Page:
Changes affecting euro payment charges
What is happening?
Since the beginning of 2021, some EU banks have increased their charges for making and receiving Single Euro Payment Area (SEPA) payments to and from UK banks.
As we’ve not increased our charges, you won’t be directly impacted by this. However, if you make or receive a SEPA payment, you should be aware that:
- If you send a SEPA payment to a beneficiary who holds an account with a bank in the EU which has increased its charges, then the beneficiary may receive less than intended.
- If you’re sent a SEPA payment from an account held with a bank in the EU which has increased its charges, then the payee may have to pay higher charges to their bank for making the payment. This will not affect the amount that you receive as the fee is paid separately.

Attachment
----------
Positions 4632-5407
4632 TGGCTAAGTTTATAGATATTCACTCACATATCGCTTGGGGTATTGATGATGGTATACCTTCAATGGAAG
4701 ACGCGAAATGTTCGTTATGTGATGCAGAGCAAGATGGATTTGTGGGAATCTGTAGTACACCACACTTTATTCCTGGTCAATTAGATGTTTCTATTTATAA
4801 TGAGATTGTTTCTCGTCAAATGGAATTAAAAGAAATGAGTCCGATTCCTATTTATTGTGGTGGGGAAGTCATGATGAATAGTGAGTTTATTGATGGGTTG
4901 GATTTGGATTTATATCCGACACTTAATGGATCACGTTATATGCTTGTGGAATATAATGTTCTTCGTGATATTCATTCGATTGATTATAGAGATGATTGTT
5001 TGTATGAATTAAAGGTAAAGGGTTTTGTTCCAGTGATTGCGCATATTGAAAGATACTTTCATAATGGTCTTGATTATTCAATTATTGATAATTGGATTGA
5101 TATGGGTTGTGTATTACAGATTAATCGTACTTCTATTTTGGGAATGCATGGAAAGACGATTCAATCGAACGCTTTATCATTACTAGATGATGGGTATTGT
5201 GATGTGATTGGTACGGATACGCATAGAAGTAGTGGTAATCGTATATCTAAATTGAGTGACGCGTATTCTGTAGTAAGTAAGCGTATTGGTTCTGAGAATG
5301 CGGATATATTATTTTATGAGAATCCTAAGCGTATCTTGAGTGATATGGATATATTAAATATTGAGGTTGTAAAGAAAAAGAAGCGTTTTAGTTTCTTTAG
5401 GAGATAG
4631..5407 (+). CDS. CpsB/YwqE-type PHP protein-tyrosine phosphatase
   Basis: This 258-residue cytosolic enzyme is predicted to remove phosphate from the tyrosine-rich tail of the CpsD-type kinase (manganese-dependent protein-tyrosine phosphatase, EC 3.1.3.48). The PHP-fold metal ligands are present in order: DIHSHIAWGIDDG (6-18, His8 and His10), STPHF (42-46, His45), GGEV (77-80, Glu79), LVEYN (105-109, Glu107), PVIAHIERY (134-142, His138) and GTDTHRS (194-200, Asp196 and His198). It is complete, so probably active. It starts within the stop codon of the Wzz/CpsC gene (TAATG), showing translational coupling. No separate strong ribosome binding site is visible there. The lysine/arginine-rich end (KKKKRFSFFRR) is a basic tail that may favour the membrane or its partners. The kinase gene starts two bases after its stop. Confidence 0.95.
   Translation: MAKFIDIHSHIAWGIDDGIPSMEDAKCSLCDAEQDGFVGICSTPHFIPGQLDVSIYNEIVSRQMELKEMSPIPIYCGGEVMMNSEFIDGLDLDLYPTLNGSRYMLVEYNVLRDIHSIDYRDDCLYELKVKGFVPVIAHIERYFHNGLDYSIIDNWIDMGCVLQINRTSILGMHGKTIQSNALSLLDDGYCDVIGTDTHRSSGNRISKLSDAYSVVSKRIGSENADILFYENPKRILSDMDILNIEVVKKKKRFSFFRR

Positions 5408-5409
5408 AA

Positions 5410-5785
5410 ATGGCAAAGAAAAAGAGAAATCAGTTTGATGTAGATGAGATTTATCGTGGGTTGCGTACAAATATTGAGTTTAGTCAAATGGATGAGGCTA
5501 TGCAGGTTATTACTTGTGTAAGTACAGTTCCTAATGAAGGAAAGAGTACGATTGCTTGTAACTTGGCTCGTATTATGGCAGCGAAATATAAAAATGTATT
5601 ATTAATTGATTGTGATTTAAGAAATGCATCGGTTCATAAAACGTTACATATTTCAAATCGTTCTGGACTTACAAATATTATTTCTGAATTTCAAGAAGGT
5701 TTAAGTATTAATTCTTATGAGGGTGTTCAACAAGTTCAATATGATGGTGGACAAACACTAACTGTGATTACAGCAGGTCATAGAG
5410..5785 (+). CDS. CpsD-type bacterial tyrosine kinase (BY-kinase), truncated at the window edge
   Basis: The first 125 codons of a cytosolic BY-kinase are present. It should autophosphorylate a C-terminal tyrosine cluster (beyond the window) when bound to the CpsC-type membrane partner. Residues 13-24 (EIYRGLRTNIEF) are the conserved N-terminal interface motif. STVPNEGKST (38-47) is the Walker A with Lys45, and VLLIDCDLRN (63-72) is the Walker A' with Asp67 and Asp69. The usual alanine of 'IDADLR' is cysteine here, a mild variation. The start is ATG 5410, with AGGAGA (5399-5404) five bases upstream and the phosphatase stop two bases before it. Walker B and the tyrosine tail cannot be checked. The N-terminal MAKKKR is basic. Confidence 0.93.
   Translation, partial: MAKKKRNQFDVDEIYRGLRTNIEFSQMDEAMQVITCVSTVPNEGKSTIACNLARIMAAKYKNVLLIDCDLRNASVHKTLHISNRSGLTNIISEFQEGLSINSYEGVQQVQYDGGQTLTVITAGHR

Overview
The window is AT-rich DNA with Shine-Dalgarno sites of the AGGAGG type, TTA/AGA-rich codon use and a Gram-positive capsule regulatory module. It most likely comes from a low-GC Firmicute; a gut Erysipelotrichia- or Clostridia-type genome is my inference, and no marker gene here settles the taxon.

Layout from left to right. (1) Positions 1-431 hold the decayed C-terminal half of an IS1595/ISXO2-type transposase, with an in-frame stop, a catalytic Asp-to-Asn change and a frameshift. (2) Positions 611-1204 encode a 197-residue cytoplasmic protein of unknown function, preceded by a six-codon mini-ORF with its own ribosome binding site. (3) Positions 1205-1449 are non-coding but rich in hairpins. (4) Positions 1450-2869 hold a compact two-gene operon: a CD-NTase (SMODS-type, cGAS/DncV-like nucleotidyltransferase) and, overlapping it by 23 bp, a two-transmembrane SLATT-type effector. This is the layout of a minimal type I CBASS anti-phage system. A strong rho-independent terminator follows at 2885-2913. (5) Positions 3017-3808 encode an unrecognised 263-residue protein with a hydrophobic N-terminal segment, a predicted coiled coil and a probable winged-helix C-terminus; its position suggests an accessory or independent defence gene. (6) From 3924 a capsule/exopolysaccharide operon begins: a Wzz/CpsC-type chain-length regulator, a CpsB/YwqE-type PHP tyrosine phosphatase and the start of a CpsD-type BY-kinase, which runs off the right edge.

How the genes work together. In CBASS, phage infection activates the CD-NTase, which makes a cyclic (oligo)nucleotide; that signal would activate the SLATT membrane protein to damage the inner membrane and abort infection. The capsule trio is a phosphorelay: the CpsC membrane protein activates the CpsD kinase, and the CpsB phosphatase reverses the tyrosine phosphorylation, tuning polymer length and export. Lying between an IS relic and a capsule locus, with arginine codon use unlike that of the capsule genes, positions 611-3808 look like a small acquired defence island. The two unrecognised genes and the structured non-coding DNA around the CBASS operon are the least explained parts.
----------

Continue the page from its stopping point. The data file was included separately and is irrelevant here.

What you should do?
If you make or receive SEPA payments, we recommend you liaise with your counterparty to understand if their bank has increased its charges for SEPA payments. The beneficiary may be able to negotiate a lower charge with their bank for any incoming SEPA payments. However, if this isn’t possible, you may need to consider sending an increased amount.
Why is this happening?
Up until the end of the Brexit transition period, all EU banks had to adhere to a regulation which required fees for cross border euro payments to be the same as domestic euro payments within the member state.
As the UK has left the EU and the transition period has ended, EU banks can now charge more for euro payments made to and from the UK.
Are all EU banks increasing their changes?
No, the decision to increase charges is optional.
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